Thursday, March 6, 2008

Why writing fiction is harder than it looks

I was going through some old notebooks the other day when I came across this story fragment. I was living in France when I wrote it, and it kind of all came to me at once as I was laying in bed, not sleeping one night. This is my attempt at a short story. I hope you like it.

The Story of My Life

I was born in the circus at the age of three. Some people think they live with a bunch of clowns, but I really do. Sunshine, Moonbeam, Jim Bean, Billie Jean, Knockwurst, Slug and Ringo; these were my earliest friends, teachers, and confidantes. It was the clowns who raised me, taught me right from wrong, and how to twist a balloon into a giraffe. When I was bad I took a water-filled flower to the eye. Sometimes as a joke they would fill it with lemon juice instead. They saved the pie in the face for when I was really bad, like the time I forgot to feed the lion and then let him out during the clowns' act as a joke. I was wearing whipped cream all over my face after that one.

Some people may think that there are happy clowns and sad clowns. The truth is, at the end of the day they're all sad clowns. After a full day of degrading themselves for people who only want to see a man swallow fire or put his head in a lion's mouth, then they have to come back and endure the constant taunting of the other circus folk. "Hey clowns, why don't you get some pants that fit!" the tightrope walker jeers, prancing by in his tights. "Hey Bozo, what's that on your nose? I can pop that for you!" the trapeze artist sneers. This is especially painful, since to a clown using the name Bozo as a slur is like taking the Lord's name in vain. It's sacrilege. I try to tell them to stand up for themselves, to fight back, but they never do. They just drip big, greasy, makeup-stained tears into their Jack & Cokes. In the ladder of the circus, the clowns are on the bottom rung.

My mother is the 300-pound lady and my father is a midget. Since I was left by the stork on a rainy night in Chattanooga, I don't look like either of them. My job is to ride the elephant. I stand on its back in sequins and spangles, looking just the right amount of scared. Too scared and the audience loses respect for you; too confident and they lose interest. Around and around old Millie plods, while I shake things up by first standing on two feet, then on one. For the finale, I turn around and ride standing backwards. Ringmaster Mike wants me to work on some new material for the routine, he thinks it's getting "stale." I told him to bring it up with my union, the United Federation of Elephant Walkers. Our motto is "We will not be trampled." Unfortunately last year someone was trampled after a failed attempt at an intricate sit-and-stand move. It was at that point that we decided it would be best to keep the routines simple, and that's what I do.

When you live in the circus it's important to be flexible. Flexible about meals, sleeping quarters, and enough to put your leg behind your head. I used to practice all the time, for hours a day, standing on one leg with the other pointed gracefully up towards the sky. I did this so much that one day I couldn't get it back down! It seemed permanently stuck in its new position, and nothing I did seemed to help. I had to walk around on one leg for a while after that. My parents made the best of it and put me in the corner as a hat stand. I thought I should go to the doctor, but they said, just give it some time, and it'll come down by itself when it's good and ready. And boy, it did just that.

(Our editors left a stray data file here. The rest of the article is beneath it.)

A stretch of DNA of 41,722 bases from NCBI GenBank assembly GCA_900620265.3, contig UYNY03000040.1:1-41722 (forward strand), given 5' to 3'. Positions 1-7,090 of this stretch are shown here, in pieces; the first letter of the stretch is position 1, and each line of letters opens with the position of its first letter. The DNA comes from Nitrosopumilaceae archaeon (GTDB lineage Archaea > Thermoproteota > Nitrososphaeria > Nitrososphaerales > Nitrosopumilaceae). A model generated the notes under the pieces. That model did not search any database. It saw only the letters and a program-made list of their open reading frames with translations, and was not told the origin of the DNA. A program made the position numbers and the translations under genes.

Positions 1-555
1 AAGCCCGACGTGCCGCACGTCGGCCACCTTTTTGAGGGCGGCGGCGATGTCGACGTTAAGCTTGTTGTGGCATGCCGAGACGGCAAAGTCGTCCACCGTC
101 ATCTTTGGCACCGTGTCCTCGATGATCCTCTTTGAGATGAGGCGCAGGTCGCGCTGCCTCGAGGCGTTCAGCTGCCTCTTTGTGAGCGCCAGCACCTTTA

Eddie Shitshoes called himself a salesman. What he did was muck out the elephant's trailer and sell the dung to garden stores and nurseries, who in turn sold it to rich people for $12 a bag. I never will understand what people want with bags full of elephant shit. Sometimes I imagine Goliath-sized gardens, tomatoes big enough to kill a man, corn with kernels as big as your ear. Eddie found that his product sold better when he marketed it under the name Zippity Doo Doo than under some of the other names he had experimented with: Fantasti-Crap and I Can't Believe It's Elephant Dung!

Eddie had been trying for quite a while to stick his pitchfork in my haystack, and given my current predicament, I wasn't at all surprised when he showed up to take advantage of the situation. I heard the trailer door open. "Hello Eddie," I said without turning around. You always knew when Eddie Shitshoes entered a room. Seeing for himself the compromising position I was in, Eddie grinned with pleasure. Just as Eddie was getting a little too friendly for my taste, my leg decided to come down. And did it ever. It snapped closed like it was spring-loaded, taking poor Eddie down with it. He suffered a concussion and a rather awkward sprain. He was so scared, I don't think his pole will ever stand up under the Big Top again.

And that's where it ends. I have no idea how to finish this story, so here's where you come in, my faithful (and beautiful!) readers. Write the next sentence of the story in the comments. It could be anything. No, really, anything! Bring back one of the old characters. Create a new character! Write, "This is the worst thing you've ever written and I can't believe you're degrading yourself this way, and also, I don't get it." I don't care! No, really, I can take it. Just write something about anything and we'll call it a day. Deal?


  1. It's not even 7.00am, so my brain is not in "create" mode, but with the huge popularity of "Water for Elephants" now is the time to finish this and get it published.

  2. Well, I have to say that I'm drawn in, but I feel like the story is going to turn depressing in the end. Maybe it's like a prequel to Elephant Man. You know, "then I got pregnant and got stepped on by an elephant." Cue William Hurt and Anthony Hopkins.